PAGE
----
That is not to say that a lower profile, more flexible, lighter shoe is your magic bullet.  It isn’t.  You are the magic bullet.  You must make yourself structurally stronger and lighter if you are really going to make headway in reducing the risk of injury.  And a lighter, more flexible shoe can be a tool in allowing you to do that.  You must begin to look at your running shoes as tools that allow you to do something, and are not necessary for you to do something.  You must recalibrate your idea of fitness.  You must resist the urge to blame your injuries on a product.  You must be wise in your approach to your training.  You must allow your body to function as it was designed to function.  You must nourish your body and mind with food, not food products.  You must defy conventional wisdom.  You must take responsibility for your own body.   And no matter that you’ve never even walked around your block or jumped rope, you must have the unshatterable belief in yourself as an athletic being.

Dear Schrup…

We call him our Gear Savant for a reason. If you want to know the lineage of every aspect of a shoe, he knows it. If you want to know exactly how the Nike Pegasus 11 is different from the Nike Pegasus 28, he knows it. If you are the person who can never find the right shoe, then you haven’t met our very own Mr. John Schrup. Starting this week, we are beginning a new, weekly blog series – Dear Schrup – where John will answer you tech questions about running shoes, apparel, and other gear. Any question is fair game. We will choose from the questions weekly, and John will respond via the blog on Wednesdays. Submit your questions via email to John (john@roguequipment.com) or post them on our Facebook wall.

Kicking things off with The Rogue Way…

So I just poured a double dirty chai directly onto my corneas and I’ve been thinking…

Keeping you healthy is pretty much all we think about here at the Rogue.  Sure, we train people for a broad variety of running events and we sell running stuff for those people and those events, but often I think that we are in the health care business.  We don’t prescribe pharmaceuticals, we don’t diagnose diseases, but we are in the business of keeping people healthy.  And we do it in a way that goes against conventional wisdom.  Beg pardon? you ask.  Sit back, drink this here espresso with heavy whipping cream, and listen up, buttercup.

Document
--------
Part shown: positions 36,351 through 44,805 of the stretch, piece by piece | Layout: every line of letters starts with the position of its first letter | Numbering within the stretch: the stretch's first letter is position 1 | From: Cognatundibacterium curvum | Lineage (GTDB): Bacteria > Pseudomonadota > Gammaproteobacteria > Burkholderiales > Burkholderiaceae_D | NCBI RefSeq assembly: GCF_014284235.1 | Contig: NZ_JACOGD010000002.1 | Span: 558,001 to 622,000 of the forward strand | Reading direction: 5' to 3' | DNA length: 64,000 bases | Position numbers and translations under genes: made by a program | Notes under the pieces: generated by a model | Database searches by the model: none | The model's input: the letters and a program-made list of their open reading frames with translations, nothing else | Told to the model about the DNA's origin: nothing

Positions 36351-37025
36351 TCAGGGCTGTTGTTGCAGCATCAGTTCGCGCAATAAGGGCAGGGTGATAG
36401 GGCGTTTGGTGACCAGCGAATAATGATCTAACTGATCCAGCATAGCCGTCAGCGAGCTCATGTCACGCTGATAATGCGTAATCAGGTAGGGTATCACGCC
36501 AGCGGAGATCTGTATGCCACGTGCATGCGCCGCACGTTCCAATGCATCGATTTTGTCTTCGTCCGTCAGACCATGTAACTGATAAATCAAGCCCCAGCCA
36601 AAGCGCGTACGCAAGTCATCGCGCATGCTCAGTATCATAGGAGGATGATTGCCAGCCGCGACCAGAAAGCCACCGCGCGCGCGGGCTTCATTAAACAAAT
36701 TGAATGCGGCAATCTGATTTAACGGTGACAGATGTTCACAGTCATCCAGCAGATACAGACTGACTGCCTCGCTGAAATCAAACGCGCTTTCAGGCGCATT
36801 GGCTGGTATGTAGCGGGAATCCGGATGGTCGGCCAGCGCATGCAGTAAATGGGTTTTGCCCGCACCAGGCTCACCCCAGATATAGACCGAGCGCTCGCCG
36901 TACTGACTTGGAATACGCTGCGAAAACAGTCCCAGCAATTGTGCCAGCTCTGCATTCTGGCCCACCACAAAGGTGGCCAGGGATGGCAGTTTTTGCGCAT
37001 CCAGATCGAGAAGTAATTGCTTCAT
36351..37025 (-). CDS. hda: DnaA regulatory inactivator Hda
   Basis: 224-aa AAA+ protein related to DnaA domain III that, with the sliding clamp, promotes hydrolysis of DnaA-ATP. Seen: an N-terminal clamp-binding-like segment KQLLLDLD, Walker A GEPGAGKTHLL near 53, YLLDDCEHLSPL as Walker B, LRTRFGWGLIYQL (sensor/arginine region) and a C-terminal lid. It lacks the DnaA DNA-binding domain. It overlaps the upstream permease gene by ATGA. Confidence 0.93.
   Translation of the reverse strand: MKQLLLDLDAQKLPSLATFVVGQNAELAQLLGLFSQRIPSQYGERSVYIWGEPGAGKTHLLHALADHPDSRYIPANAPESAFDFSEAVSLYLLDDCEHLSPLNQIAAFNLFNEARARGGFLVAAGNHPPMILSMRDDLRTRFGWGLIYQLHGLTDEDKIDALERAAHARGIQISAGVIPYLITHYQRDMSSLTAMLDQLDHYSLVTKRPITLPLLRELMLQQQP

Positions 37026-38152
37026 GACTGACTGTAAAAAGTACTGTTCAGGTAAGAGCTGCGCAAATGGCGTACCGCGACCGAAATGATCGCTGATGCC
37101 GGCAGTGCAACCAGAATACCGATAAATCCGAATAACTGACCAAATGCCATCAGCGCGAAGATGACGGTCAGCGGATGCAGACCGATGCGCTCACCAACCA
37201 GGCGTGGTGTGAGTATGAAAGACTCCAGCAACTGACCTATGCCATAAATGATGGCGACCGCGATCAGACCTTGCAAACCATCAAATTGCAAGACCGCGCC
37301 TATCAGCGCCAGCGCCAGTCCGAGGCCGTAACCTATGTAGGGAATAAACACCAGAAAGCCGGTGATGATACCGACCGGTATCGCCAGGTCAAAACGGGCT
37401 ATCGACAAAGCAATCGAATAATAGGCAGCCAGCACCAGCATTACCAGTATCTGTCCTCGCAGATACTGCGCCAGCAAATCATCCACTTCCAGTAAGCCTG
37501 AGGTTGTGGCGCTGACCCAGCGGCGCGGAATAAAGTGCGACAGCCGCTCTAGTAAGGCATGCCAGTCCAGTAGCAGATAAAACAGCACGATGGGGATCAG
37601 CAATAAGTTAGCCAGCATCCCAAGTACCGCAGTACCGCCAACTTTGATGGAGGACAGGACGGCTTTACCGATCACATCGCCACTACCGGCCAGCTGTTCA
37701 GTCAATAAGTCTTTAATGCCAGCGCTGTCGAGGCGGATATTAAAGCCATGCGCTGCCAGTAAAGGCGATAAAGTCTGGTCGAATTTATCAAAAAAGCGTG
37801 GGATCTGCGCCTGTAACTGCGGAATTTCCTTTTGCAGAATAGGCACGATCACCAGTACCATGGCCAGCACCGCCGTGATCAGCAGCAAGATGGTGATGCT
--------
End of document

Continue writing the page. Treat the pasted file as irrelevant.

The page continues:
Please let me offer two examples.  Most people, when they go to the doctor for whatever the ailment (let’s say it’s back pain or strain) will return with some meds–some weapons grade ibuprofen or some other anti-inflammatory, a muscle relaxer, an opioid if you’re lucky.  But almost certainly, you’ll get some sort of medication to mitigate the pain.  And that’s good, short term.  But the chances are that your doctor did not even begin to look at the root cause, the genesis of the pain.  He fixed the symptom, but not the real problem.  And so the chance that you will experience a related injury is high.  On the other side of the medical coin, the wisest doctors will find the root of the problem and offer suggestions on how to eliminate or reduce it.  It might be that your new job that requires you to sit in front of a computer for eight hours a day has exacerbated already weak back muscles because you slouch, or your desk is too high, or whatever.   So from a competent PT you’ll get some exercises to strengthen the muscles and a lesson on structural alignment.